The Magik miniseries ran from the fall of 1983 into the winter of 1984. That’s the same year that the original Ghostbusters was released and Jack Chick published his infamous anti-Dungeons & Dragons tract, Dark Dungeons (there’s a throwback post for you). These three things all hail from disparate parts of the pop culture landscape; one was an obscure religious tract detailing the dangers of using one’s imagination, one was a major vehicle for a few of the late ’70s and early ’80s biggest comedy stars, and one (the subject of this series) was a tie-in to a comic that spun off from the Uncanny X-Men right when it was turning into Marvel’s biggest cash cow. These creative works had nothing to do with each other, but they all feel tapped into a major phenomenon of that era: the satanic panic.
To get an idea of what the satanic panic looked like, here’s a bit from a post by Chaplain Mike over at Internet Monk:
The rise of charismatic Christianity and talk of “spiritual warfare,” along with movies like The Exorcist, fueled a new dualistic supernaturalism among Americans. This was given credibility when we watched the news and witnessed the evil, grisly acts of murderous cults like the Manson “Family” and Jim Jones and the People’s Temple (Jonestown). A “satanic panic” arose in the 1980’s fueled by revelations of “repressed memories” indicating that large numbers of children had been subjected to Satanic ritual abuse (SRA). A new diagnosis of Multiple Personality Disorder looked a lot like demon possession. Christian comedian Mike Warnke made a meteoric rise to popularity, with outrageous claims of having been delivered from Satanism. He told stories that scared the pants off Christian parents and youth alike who flocked to hear him speak and to buy his books and recordings. Preachers engaged in a focused critique on rock music’s occult influence on young people, especially in the “heavy metal” genre. These years saw the rise of the “New Age” movement. Popular Christian fiction writer Frank Peretti wrote best-selling books about “spiritual warfare against a vast, seductive New Age conspiracy” that was taking place in towns like yours and mine.
This account is specifically from a white evangelical perspective, but it still captures the zeitgeist that much of America was feeling in the early ’80s. The supernatural was real, and it was dangerous, and the worst thing it could do was get to your children. Dan Aykroyd and Harold Ramis wanted to poke fun at it, Jack Chick wanted to capitalize on it, and Chris Claremont wanted to use it as a backdrop for his version of a “Little Girl Lost” story.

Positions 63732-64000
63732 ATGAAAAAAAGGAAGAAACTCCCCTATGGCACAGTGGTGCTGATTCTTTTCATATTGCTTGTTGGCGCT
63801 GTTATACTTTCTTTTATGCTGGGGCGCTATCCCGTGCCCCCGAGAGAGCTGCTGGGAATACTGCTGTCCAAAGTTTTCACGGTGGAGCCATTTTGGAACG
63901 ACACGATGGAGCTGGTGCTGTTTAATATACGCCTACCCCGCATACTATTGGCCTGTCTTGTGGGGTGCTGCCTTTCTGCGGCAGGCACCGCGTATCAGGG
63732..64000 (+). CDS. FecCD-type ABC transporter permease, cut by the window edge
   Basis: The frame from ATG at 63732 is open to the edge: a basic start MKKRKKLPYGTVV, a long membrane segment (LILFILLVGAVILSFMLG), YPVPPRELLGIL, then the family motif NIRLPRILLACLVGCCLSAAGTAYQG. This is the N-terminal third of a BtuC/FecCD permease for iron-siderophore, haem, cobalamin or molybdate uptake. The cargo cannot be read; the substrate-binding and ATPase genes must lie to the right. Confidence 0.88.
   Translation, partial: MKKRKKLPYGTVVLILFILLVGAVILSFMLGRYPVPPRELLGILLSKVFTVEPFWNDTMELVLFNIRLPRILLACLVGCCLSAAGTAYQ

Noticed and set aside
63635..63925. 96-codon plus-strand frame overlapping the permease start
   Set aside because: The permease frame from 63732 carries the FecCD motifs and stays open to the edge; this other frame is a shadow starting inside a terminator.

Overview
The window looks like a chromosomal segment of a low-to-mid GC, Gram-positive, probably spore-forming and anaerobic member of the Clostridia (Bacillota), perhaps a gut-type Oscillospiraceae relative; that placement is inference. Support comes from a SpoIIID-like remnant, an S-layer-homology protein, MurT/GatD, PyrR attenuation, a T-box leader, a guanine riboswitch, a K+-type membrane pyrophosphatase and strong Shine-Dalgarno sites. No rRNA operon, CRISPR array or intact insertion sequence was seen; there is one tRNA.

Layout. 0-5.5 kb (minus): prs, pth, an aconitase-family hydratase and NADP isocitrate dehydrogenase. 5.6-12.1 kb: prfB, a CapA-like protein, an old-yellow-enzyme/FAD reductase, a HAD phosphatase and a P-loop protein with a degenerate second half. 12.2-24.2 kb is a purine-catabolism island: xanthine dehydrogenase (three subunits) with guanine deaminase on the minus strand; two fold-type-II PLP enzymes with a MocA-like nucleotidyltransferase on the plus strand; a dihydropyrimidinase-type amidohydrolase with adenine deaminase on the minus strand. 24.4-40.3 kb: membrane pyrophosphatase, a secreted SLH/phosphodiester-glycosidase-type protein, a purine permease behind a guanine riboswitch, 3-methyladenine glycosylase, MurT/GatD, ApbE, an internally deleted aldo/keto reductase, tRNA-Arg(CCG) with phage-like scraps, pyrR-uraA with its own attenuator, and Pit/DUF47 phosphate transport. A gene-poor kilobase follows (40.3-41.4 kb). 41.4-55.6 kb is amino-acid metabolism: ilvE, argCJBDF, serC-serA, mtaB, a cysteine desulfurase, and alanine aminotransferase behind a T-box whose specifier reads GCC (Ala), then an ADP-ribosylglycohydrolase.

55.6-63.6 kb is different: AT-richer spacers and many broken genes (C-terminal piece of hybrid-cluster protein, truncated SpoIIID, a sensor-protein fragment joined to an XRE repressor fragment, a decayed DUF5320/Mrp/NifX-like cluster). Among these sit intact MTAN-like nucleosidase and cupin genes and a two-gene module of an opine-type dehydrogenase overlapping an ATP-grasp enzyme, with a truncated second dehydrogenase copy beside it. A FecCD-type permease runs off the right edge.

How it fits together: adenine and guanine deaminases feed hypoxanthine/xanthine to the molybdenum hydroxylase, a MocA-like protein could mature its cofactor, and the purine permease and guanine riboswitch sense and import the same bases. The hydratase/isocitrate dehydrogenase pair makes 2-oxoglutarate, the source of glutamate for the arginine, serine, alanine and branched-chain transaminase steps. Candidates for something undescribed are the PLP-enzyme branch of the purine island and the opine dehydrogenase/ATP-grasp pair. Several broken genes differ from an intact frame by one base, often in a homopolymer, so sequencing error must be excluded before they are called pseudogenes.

In retrospect, I think it was this evocation of the satanic that really appealed to me when I first read Magik about a decade ago. In the years immediately after I graduated college I was very deeply immersed in the white evangelical subculture, and while this was the late ’00s, within white evangelicalism we were still in a lot of ways stuck back in the ’80s. The concept of spiritual warfare, which asserts that all worldly conflicts are also overseen by equivalent conflicts between the forces of God and the devil, was a major aspect of white evangelical life. It’s easy to see the echoes of this concept descending from the satanic panic of three decades earlier. The conflict of Magik resonated with other Christian-branded media I consumed at the time like Frank Peretti’s This Present Darkness (published in 1986), which tells the story of a battle between angels and demons in a small town where a New Age cult has infiltrated the community and begun brainwashing people into devil worship. At the time I didn’t really grok that these different areas of pop culture were related in theme because they were all made in a span of time when much of American pop culture was preoccupied with these motifs.
What all this means for Magik is that while it’s pretty obviously a story about abuse, when I first read it I was drawn to the corruption elements in the story because they reflected the internal struggle that white evangelicals recapitulate for themselves all the time. When you see the world as being fundamentally a struggle between your baser nature (never forget that the Calvinist idea of utter depravity is the harm that keeps on harming) and the influence of a morally upright divinity trying to exert its influence on you, it becomes pretty easy to relate to the scared little girl who finds herself attracted to the temptations of power offered by the red man with horns and a tail (and only a left arm because who doesn’t love visual coding to reinforce the untrustworthiness of sinister people?) while continually chastising herself for being tempted at all. Even the final issue’s conclusion, where Illyana sees herself succumbing to Belasco’s influence and choosing to spare him to keep from becoming exactly like him, is fraught with subtext about refusing to engage with the devil using his own methods. Illyana wins the fight, but her solution for coping with the corruption is to bury it inside her. In the final pages of the series, she uses her powers to not only escape from Limbo, but to also alter her appearance so that she doesn’t look like she’s just spent seven years in hell. It’s one last bit of obfuscation to help the X-Men accept her as an innocent victim when she feels at least partly complicit in the changes that have happened to her during her formative years. Inside she feels depraved, but she puts on a shiny facade in a way that’s highly reminiscent of the ethos of white evangelicalism to never let inner difficulties show because those simply aren’t accepted by the larger community.